Date of Award

Summer 2014

Degree Type


Degree Name

Master of Science (MS)


Forestry and Natural Resources

First Advisor

Tomas O. Hook

Committee Member 1

Songlin Fei

Committee Member 2

Sergiusz Czesny

Committee Member 3

Reuben Goforth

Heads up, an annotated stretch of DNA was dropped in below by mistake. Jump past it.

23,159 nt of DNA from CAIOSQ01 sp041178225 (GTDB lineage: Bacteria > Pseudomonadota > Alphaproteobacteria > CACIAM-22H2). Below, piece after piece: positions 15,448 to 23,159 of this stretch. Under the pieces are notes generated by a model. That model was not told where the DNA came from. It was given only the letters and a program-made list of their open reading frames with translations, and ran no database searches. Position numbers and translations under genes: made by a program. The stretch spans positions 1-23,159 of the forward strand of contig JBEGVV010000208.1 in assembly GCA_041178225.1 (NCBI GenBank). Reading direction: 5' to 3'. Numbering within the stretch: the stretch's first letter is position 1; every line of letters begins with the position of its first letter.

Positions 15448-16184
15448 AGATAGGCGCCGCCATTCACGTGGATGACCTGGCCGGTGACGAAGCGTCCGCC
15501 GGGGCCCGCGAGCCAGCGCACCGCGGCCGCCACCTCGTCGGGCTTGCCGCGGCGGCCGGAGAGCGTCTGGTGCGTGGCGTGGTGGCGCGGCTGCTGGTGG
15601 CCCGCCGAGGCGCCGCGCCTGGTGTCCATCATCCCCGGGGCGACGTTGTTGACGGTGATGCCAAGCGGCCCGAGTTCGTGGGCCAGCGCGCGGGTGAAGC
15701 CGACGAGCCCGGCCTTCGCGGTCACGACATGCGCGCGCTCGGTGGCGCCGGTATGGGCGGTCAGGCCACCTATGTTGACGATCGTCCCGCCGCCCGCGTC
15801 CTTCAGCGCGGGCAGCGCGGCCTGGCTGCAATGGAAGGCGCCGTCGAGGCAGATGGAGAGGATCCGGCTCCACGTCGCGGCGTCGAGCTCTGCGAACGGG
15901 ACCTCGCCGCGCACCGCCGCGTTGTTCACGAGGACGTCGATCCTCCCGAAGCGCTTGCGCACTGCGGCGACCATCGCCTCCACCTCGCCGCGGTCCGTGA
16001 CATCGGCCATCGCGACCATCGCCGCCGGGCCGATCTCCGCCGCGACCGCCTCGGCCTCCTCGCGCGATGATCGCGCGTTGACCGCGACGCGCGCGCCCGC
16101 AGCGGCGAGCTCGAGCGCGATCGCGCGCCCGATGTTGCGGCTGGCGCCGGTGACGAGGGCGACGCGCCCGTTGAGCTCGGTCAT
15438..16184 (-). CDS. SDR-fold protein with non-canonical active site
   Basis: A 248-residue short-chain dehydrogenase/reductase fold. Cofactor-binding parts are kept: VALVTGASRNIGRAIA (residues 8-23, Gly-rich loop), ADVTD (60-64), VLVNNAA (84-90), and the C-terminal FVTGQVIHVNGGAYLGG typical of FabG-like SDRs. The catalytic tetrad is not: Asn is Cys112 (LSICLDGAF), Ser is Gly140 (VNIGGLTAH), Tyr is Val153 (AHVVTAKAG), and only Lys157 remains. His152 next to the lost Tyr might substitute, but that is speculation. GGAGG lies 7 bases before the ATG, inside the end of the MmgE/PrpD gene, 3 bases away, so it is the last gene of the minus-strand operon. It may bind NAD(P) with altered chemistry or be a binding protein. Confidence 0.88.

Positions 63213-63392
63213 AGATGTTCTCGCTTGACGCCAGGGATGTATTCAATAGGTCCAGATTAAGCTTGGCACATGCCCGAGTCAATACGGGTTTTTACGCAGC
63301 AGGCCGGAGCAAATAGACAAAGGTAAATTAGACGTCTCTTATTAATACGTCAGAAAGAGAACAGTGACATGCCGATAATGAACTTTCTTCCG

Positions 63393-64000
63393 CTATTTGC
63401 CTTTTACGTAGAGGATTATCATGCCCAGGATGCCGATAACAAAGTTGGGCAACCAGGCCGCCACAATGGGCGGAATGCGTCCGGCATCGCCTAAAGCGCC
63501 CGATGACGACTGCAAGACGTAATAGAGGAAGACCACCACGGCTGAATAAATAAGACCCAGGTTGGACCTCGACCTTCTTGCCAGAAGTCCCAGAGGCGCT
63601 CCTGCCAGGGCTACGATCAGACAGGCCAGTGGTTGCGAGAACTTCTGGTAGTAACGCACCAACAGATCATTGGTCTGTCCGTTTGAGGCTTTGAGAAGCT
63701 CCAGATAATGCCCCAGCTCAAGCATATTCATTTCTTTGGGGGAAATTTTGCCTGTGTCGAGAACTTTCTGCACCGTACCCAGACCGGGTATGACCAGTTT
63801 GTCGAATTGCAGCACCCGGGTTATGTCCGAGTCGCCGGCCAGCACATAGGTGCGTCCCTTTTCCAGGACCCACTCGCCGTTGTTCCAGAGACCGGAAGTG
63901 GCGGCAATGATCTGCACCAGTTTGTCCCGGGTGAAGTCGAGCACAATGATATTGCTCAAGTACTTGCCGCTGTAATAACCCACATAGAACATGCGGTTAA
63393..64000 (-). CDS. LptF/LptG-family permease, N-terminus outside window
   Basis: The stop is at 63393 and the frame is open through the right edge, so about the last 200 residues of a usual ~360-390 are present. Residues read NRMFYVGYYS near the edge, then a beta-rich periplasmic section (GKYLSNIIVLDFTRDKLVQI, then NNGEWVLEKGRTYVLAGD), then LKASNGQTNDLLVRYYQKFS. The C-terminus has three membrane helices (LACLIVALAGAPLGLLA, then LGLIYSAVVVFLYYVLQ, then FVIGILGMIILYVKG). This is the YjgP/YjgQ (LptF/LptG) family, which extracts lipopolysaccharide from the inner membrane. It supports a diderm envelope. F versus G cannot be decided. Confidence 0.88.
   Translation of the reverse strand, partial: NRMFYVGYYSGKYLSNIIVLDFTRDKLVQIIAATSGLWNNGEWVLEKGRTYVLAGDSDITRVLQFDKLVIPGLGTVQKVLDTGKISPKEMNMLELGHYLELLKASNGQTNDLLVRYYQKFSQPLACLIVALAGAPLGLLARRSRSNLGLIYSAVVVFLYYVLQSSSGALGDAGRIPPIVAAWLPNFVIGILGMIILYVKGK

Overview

Understanding trophic interactions of non-native species is key to elucidating their potential ecological role in newly-invaded ecosystems. The Great Lakes region has long been characterized by a high rate of invasive species establishment. Round Goby (Neogobius melanostomus ) were first detected in Lake Michigan in 1994, and have since increased dramatically in abundance. While past studies of Round Goby in Lake Michigan have primarily focused on specific regions and habitats, Lake Michigan is a large, diverse system and Round Goby trophic interactions may vary across regions and over time. During May, July, and September 2010-2011, we collected Round Goby (via 2-hr bottom set, micromesh gillnets) and their potential benthic invertebrate prey at ten sites throughout much of Lake Michigan. In the laboratory, we identified and enumerated diet contents and potential prey items, and homogenized gobies for subsequent fatty acid and δ 13 C and δ 15 N stable isotope quantification. These three trophic indicators provide complementary information regarding trophic interactions. Diet content analysis and stable isotope analyses are well-established approaches and provide detailed quantification of recent (i.e. short term) prey consumption and long-term indexing of production pathways, respectively. In contrast, fatty acid analysis is a relatively novel method for describing trophic interactions over an intermediate temporal scale. Results indicate diets, fatty acids, and stable isotope signatures of gobies vary individually (by size), seasonally, and spatially. Specifically, the three trophic indicators collectively indicate that Round Goby display a greater reliance on near-shore benthic pathways in western Lake Michigan versus a greater reliance on pelagic pathways in eastern Lake Michigan. This spatial pattern may reflect differential prey production related to physical processes and substrate, i.e., relatively high frequency of upwelling events and preponderance of rocky substrate in western Lake Michigan versus downwelling events and predominately sandy substrate in much of eastern Lake Michigan.